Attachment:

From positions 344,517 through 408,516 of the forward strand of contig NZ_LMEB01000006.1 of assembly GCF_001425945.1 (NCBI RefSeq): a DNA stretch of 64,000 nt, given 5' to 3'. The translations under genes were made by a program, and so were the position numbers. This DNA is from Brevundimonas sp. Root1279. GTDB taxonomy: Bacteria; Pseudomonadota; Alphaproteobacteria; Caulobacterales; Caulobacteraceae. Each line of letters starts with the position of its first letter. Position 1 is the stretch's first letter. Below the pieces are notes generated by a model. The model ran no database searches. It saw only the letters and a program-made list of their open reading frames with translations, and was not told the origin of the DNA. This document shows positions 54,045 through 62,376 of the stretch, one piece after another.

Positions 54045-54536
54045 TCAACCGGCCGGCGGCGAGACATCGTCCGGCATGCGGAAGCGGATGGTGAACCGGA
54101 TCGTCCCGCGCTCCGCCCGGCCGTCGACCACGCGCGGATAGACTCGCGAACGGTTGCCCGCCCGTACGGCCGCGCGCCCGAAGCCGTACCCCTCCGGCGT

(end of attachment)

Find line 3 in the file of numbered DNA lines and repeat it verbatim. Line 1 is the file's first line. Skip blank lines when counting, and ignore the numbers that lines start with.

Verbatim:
54045 TCAACCGGCCGGCGGCGAGACATCGTCCGGCATGCGGAAGCGGATGGTGAACCGGA